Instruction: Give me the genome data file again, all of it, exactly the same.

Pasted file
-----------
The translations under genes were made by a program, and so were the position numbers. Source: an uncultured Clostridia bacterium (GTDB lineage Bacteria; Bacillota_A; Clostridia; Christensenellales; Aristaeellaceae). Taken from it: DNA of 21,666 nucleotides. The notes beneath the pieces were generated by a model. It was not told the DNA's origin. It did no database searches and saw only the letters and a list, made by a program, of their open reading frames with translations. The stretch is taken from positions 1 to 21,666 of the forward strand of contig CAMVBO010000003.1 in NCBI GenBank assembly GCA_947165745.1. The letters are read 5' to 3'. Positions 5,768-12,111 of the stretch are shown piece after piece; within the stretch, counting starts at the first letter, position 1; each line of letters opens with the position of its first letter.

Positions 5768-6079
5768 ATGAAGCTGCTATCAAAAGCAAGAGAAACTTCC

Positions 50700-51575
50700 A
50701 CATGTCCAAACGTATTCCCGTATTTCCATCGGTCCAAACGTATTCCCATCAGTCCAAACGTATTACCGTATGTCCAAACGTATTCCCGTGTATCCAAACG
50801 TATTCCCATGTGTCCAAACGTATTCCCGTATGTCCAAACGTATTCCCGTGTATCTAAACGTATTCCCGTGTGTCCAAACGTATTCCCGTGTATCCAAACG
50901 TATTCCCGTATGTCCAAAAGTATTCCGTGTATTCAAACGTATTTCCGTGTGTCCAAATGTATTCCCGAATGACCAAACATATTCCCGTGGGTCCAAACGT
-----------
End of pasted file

The translations under genes were made by a program, and so were the position numbers. Source: an uncultured Clostridia bacterium (GTDB lineage Bacteria; Bacillota_A; Clostridia; Christensenellales; Aristaeellaceae). Taken from it: DNA of 21,666 nucleotides. The notes beneath the pieces were generated by a model. It was not told the DNA's origin. It did no database searches and saw only the letters and a list, made by a program, of their open reading frames with translations. The stretch is taken from positions 1 to 21,666 of the forward strand of contig CAMVBO010000003.1 in NCBI GenBank assembly GCA_947165745.1. The letters are read 5' to 3'. Positions 5,768-12,111 of the stretch are shown piece after piece; within the stretch, counting starts at the first letter, position 1; each line of letters opens with the position of its first letter.

Positions 5768-6079
5768 ATGAAGCTGCTATCAAAAGCAAGAGAAACTTCC

Positions 50700-51575
50700 A
50701 CATGTCCAAACGTATTCCCGTATTTCCATCGGTCCAAACGTATTCCCATCAGTCCAAACGTATTACCGTATGTCCAAACGTATTCCCGTGTATCCAAACG
50801 TATTCCCATGTGTCCAAACGTATTCCCGTATGTCCAAACGTATTCCCGTGTATCTAAACGTATTCCCGTGTGTCCAAACGTATTCCCGTGTATCCAAACG
50901 TATTCCCGTATGTCCAAAAGTATTCCGTGTATTCAAACGTATTTCCGTGTGTCCAAATGTATTCCCGAATGACCAAACATATTCCCGTGGGTCCAAACGT